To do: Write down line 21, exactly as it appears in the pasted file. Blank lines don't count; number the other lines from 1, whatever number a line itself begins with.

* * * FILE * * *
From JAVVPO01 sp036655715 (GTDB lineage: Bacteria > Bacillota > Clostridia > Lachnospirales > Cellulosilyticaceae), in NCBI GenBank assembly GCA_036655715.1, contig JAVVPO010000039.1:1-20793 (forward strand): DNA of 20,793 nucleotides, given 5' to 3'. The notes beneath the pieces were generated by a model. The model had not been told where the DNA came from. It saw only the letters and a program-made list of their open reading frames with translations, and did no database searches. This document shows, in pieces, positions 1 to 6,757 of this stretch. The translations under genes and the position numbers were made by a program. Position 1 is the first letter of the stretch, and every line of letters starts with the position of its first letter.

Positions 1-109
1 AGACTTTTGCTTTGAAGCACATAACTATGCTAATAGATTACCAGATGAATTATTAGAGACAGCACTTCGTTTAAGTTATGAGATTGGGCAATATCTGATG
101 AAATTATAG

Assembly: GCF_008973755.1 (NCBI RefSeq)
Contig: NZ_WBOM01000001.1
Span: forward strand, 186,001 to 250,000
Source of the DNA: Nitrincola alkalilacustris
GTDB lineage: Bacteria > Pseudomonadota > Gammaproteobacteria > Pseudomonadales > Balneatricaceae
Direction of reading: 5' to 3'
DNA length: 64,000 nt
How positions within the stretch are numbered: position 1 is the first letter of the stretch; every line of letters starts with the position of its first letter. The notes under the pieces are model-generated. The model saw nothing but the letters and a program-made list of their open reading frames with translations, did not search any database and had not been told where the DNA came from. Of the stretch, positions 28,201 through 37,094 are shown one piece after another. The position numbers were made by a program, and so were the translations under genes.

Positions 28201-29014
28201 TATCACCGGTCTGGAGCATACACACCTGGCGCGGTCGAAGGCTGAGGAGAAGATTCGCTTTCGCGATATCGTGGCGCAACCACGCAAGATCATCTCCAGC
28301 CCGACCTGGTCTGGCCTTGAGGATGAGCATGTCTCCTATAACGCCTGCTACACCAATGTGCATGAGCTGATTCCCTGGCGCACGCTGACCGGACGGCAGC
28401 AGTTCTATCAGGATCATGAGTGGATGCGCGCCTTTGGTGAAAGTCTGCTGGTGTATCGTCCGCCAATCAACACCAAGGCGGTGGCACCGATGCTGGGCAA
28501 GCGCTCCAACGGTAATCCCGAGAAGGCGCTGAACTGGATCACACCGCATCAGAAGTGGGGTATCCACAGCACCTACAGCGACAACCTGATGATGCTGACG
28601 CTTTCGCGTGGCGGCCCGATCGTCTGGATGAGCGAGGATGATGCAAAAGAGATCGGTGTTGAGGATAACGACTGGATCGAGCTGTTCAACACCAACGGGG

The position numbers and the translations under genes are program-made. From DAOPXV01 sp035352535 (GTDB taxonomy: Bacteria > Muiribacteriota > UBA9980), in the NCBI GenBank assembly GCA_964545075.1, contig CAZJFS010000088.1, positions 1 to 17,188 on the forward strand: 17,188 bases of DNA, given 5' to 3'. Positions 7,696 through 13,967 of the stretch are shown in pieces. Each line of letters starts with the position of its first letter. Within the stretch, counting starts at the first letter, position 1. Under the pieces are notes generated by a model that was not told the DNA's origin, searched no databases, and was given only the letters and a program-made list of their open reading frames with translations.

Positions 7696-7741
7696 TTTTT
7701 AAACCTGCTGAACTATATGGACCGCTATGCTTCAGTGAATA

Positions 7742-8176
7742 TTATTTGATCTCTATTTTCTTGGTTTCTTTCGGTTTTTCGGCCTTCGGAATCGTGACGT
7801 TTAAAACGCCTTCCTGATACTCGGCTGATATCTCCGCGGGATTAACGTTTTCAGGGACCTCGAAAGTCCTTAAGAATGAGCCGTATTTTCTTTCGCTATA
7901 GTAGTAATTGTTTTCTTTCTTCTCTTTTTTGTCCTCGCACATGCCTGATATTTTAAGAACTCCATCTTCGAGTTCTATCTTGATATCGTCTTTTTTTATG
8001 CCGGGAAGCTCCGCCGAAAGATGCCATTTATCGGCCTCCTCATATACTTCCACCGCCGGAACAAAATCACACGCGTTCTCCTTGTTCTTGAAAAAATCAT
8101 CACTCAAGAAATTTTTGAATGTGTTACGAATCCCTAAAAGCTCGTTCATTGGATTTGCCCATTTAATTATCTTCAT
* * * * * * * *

7696 TTTTT